Anyone else with a compost bin or two will know exactly what I mean when I say, I really couldn’t do without them. I love their magic. I love the way they make organic waste disappear. I love how they make something new from something old. And I particularly love how they cope with novices, just like me.
I call myself a novice, even though I’ve been composting since my nan charged me with the responsibility of taking the kitchen peelings to the compost heap when I was just a young lass.
So when I bought my first house as a thirty-year-old, even with a small garden, it was an automatic reaction to buy my first compost bin too. Sixteen years later, in our family home, we now have three bins and a wormery,
Our method has simply been to throw stuff in – peelings, dead plants, garden clippings, loo roll tubes, teabags, coffee grounds, gone off fruit. Then by some miracle, it turns it into a form of compost that we spread around the shrubs or dig in around the garden.
I’ve also called myself a novice because I’ve never really stopped to think how I could make that compost better, not until last week when I enrolled on a local Master Composter course, hosted by Suffolk Waste Partnership and Garden Organic, which is the national gardening charity that manages the scheme.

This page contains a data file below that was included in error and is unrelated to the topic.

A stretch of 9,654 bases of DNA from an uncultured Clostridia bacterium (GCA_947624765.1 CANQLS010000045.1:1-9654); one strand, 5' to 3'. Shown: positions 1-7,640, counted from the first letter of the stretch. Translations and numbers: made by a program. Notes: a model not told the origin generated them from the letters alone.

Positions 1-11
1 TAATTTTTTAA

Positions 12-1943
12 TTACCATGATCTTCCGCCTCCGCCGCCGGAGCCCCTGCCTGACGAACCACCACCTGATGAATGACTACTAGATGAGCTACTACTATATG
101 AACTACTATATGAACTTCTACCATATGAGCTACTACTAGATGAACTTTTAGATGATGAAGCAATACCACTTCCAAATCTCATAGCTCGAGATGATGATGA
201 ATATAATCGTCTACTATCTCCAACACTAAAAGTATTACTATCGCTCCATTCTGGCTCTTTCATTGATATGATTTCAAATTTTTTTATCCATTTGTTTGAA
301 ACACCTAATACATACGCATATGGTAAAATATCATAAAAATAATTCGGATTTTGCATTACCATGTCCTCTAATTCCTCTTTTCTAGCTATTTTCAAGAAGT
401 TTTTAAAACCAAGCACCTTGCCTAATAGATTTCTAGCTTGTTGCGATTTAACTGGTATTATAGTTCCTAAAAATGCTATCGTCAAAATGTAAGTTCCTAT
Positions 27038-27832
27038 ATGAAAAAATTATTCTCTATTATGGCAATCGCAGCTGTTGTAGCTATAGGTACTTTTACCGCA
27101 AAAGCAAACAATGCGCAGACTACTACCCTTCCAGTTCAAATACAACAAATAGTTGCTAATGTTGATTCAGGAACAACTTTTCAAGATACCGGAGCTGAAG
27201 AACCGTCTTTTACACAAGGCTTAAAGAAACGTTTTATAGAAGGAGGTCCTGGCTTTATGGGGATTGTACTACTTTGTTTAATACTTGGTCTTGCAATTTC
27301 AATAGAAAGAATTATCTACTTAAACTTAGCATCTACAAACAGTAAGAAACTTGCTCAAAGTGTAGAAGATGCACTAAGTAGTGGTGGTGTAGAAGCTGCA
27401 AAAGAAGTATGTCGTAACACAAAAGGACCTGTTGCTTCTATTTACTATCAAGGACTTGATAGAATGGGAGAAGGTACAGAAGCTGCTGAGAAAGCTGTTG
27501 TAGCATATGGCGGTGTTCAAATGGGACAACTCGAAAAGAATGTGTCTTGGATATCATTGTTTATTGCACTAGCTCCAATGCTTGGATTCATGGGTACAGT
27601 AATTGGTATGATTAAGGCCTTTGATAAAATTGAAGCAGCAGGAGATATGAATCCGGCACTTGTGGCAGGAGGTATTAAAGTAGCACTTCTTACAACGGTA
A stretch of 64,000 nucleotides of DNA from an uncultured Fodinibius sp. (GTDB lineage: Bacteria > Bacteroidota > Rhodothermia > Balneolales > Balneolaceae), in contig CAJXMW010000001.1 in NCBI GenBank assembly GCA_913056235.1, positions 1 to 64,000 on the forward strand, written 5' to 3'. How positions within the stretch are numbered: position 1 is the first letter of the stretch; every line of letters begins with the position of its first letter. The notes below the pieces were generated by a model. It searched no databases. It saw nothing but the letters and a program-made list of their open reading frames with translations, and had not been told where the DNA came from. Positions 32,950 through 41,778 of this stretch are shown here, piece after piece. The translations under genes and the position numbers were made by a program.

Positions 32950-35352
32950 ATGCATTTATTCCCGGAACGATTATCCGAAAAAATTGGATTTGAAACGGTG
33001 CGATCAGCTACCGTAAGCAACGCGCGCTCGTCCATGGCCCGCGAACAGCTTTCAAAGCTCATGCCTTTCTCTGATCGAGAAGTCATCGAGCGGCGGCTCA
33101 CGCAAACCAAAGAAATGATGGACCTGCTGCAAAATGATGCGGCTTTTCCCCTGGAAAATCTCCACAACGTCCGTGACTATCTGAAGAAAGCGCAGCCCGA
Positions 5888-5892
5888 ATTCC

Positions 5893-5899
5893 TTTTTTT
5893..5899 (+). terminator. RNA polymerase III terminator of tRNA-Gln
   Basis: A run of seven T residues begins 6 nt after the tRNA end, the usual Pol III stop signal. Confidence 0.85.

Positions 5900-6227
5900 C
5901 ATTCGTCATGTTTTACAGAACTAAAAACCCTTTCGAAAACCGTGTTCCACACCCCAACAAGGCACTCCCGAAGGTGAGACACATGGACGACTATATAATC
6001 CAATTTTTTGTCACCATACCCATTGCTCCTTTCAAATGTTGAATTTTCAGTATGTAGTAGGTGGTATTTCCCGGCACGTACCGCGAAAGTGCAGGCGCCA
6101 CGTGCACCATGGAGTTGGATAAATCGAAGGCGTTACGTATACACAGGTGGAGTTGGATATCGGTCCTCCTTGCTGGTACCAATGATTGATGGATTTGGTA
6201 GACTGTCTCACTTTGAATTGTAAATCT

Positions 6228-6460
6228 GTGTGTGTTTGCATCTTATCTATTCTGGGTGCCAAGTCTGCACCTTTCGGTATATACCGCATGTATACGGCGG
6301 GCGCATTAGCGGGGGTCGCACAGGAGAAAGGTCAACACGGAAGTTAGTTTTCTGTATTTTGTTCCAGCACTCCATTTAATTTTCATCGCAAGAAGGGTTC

Master Composters are volunteers who help share the benefits of home composting within their community. The scheme has been operating successfully in Suffolk since 2007, giving residents the tools and knowledge to not only make better compost at home but to confidently help others.
It was great to join 13 other residents from around Suffolk who are now part of the 2015 alumni, people from all sorts of backgrounds and with different levels of experience. I’m now looking forward to catching up with them again at various events around the county.
Meanwhile, back in my own backyard, having been introduced to some great quality compost at the weekend I was keen to check out my own compost bin offerings. Opening up the inspection hatch, it’s definitely mid-process. I reckon with a little stirring that’ll be much better in a few months.
If you’d like to find out more about home composting, visit www.homecomposting.org.uk, which also includes more information about the Master Composters scheme. I can also recommend a great blog, www.the-compostbin.com written by Sarah – aka Compostwoman – who’s a Master Composter volunteer in Warwickshire. And if you’re in need of a compost bin of your own, check out www.getcomposting.com.